Zarlink Semiconductor (www.zarlink.com) used last November’s Supercomputing 06 show to unveil the first quad small-form-factor pluggable (QSFP) parallel optical module. Based on an emerging multisource agreement (MSA) that should see Version 1.0 approved in December (see www.qsfpmsa.org), Zarlink will aim the first devices at the InfiniBand market. However, company representatives also have their eyes on other application areas, including Fibre Channel and Ethernet.
The QSFP combines a package size similar to the XFP (including a similar latching mechanism) with internal mechanics reminiscent of the POP4 parallel module to create a z-pluggable device that offers high density and low power consumption-1 W, in the case of Zarlink’s offering.
“This delivers the highest gigabits per centimeter or per inch of bezel area and also gigabits per square inch of board space of any transceiver,” asserts Stan Swirhun, senior vice president and general manager, Zarlink Optical Solutions. “In addition, it’s by far the lowest power dissipation per channel per gigabit/second of any fibre-optic transceiver.”
The first two devices will come in 4×2.5 Gbit/s and 4×5 Gbit/s configurations, respectively, to match the existing single- and double-data-rate specifications of InfiniBand, an interconnect technology popular in the data center and high-performance computing worlds. With system vendors in this space moving to the double-data-rate configuration this year, Zarlink sees an opportunity to offer an alternative to the bulky, less efficient copper cables now commonly used. Copper cabling generally can support connections of no more than 15 m at the single data rate and struggle to reach 10 m at the double data rate, the Zarlink sources say. The QSFP transceivers will handle reaches of 150 m over MPO/MPT multimode cable at InfiniBand’s double data rate, and as much as 300 m in other applications.
Zarlink also has a 4×10 Gbit/s transceiver on its roadmap. The company believes that a parallel approach to such high speeds offers advantages over serial transceivers. “Compared to 40-gig serial, for example, even though 10 gig today is still a complex challenge, it is obviously far more straightforward to try to do 10 gig than to look at 40 gig,” explains Marco Ghisoni, QSFP product manager, Zarlink Optical Solutions. “From a cost-effectiveness point of view, 40-gig solutions-be they WDM-based or be they direct 40 gig-will face significant cost challenges.”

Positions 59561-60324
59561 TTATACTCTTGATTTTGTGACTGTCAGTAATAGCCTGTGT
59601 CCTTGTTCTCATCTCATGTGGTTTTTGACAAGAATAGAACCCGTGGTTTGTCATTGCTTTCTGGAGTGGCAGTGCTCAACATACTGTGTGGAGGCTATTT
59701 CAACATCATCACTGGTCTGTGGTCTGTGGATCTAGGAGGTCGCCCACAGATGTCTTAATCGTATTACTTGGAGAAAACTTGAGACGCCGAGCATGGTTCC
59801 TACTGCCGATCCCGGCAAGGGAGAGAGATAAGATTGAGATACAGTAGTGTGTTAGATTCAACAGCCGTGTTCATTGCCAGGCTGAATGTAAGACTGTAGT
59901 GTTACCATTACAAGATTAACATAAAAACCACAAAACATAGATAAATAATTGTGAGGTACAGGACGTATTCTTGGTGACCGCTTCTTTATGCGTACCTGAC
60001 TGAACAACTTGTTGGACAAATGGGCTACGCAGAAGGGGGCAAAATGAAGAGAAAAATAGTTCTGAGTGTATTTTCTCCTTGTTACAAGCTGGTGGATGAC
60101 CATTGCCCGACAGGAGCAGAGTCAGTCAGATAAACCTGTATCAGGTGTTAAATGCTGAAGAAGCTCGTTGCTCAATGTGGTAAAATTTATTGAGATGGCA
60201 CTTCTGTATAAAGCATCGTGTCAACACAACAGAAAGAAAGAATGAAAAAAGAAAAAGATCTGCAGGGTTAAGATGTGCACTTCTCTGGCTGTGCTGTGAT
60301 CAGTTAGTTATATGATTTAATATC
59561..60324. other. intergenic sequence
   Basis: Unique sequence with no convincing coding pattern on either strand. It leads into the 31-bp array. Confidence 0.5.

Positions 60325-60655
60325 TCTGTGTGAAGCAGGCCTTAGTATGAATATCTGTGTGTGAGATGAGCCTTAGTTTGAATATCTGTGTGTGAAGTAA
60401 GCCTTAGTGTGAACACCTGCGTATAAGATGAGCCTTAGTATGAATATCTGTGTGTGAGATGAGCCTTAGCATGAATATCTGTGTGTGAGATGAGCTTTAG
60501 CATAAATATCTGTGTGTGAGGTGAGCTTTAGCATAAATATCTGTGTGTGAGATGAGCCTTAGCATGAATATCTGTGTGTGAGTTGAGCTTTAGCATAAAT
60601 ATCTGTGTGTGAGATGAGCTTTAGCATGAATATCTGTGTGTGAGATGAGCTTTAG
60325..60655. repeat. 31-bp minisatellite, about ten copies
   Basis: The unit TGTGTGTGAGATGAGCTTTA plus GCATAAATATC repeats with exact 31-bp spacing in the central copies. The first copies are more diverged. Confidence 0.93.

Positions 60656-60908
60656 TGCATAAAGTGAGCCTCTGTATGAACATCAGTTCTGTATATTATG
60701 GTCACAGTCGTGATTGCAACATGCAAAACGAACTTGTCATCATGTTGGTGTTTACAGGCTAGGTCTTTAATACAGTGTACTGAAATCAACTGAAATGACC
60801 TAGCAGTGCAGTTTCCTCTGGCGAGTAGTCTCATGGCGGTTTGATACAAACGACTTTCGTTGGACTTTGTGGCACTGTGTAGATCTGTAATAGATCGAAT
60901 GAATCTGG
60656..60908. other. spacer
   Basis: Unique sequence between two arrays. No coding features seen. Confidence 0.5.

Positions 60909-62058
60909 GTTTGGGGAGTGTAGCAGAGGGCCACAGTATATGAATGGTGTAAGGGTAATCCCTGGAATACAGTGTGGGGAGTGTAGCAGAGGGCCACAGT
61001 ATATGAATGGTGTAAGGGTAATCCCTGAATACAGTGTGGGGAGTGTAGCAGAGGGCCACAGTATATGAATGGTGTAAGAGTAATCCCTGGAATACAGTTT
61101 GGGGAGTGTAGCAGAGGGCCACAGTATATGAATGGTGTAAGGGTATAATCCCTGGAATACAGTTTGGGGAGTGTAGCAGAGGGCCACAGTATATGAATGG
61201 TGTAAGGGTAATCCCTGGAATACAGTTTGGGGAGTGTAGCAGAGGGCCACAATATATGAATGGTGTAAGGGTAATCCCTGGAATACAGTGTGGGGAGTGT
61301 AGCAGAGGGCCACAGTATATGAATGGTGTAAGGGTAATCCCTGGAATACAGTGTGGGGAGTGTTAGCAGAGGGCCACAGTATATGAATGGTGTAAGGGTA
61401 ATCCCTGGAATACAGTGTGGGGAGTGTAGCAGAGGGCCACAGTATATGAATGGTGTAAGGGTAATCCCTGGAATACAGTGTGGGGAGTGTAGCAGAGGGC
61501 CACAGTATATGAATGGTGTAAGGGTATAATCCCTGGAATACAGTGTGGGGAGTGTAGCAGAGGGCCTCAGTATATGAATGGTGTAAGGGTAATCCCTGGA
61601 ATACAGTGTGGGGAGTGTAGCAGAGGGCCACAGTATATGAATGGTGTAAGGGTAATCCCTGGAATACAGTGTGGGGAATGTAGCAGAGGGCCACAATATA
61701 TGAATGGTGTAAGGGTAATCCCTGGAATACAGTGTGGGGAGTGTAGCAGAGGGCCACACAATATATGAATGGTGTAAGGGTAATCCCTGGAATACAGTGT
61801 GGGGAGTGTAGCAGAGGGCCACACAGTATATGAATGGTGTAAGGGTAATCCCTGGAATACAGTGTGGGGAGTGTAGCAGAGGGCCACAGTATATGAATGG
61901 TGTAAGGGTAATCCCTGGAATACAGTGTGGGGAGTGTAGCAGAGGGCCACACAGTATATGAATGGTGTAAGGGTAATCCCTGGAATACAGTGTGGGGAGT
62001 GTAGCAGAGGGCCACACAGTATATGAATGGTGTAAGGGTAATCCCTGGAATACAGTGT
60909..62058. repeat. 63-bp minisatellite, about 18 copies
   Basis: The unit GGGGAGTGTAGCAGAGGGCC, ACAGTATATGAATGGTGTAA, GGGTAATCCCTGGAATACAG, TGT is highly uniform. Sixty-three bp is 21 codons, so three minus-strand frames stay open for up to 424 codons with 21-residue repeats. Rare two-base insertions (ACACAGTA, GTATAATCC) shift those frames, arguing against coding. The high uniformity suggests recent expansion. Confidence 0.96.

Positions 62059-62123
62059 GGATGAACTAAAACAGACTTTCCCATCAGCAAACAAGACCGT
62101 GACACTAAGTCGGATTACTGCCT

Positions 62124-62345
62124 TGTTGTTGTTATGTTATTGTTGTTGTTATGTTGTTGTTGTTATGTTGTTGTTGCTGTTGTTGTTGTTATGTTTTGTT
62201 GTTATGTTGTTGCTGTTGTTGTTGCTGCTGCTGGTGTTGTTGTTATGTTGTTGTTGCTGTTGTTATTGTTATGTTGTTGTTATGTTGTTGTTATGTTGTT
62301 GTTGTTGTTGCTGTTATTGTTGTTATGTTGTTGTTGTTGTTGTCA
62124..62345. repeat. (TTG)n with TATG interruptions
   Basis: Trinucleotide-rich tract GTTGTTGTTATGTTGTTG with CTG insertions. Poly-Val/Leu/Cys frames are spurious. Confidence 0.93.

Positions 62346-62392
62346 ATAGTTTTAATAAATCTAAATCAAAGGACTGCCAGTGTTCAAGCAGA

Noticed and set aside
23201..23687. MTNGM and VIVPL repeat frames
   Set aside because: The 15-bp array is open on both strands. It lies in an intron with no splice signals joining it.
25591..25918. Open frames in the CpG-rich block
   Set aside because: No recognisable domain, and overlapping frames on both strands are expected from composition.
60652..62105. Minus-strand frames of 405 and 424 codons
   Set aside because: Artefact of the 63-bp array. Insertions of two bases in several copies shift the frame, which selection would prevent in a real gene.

As an example of potential cost differences, Zarlink claims that use of the QSFP’s parallel-optics technology offers a power savings of 50% and board and edge density savings greater than 60% versus the use of standard SFPs to support an equivalent number of channels.
Because of these factors, Swirhun sees the QSFP reaching not only into other data rates, but into other market spaces as well. “It will be the platform to deliver four-channel optical interconnect, not only through InfiniBand but it will do XAUI extension. It will almost certainly in the future be delivered for Gigabit Ethernet, 10-Gigabit Ethernet extensions,” he says. “It’s the first of a new generation of high-density parallel fibre-optic transceivers that are better matched than the existing serial transceivers to the new densities of integrated circuits.”
In addition to its first-to-market position, Swirhun and Ghisoni believe Zarlink’s use of in-house 850-nm VCSEL technology and IC expertise gives it an advantage over future competitors. While Swirhun professes not to know which companies might follow Zarlink into the market, the MSA membership roster includes such transceiver vendors as Avago Technologies, BeamExpress, EMCORE, Fiberxon, Finisar, JDSU, Merge Optics, OCP, Opnext, Picolight, and XLoom Communications.
Zarlink has delivered samples of the SDR and DDR modules to first customers; evaluation boards and a graphical user diagnostic interface also are available. The company expects preproduction parts will be available in early 2007, with full-production releases by mid-year. Zarlink plans to have the “complete range” of modules in production over the next 12 months.
Swirhun believes that other markets will join InfiniBand and embrace the new modules. “This is a pretty important technology milestone because more communications, storage, and computing systems have blades and boards that have 80-gig, 160-gig capacities. And this is the kind of product that’s required to I/O those systems,” he concludes.